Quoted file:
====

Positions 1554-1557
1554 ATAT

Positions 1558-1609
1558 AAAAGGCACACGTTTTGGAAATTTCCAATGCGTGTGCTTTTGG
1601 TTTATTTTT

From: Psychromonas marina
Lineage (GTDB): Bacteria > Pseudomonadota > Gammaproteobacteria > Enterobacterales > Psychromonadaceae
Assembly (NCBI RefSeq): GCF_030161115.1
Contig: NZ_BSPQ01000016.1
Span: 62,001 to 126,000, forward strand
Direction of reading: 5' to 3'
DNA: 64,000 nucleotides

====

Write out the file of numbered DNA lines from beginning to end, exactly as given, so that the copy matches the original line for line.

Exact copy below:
Positions 1554-1557
1554 ATAT

Positions 1558-1609
1558 AAAAGGCACACGTTTTGGAAATTTCCAATGCGTGTGCTTTTGG
1601 TTTATTTTT

From: Psychromonas marina
Lineage (GTDB): Bacteria > Pseudomonadota > Gammaproteobacteria > Enterobacterales > Psychromonadaceae
Assembly (NCBI RefSeq): GCF_030161115.1
Contig: NZ_BSPQ01000016.1
Span: 62,001 to 126,000, forward strand
Direction of reading: 5' to 3'
DNA: 64,000 nucleotides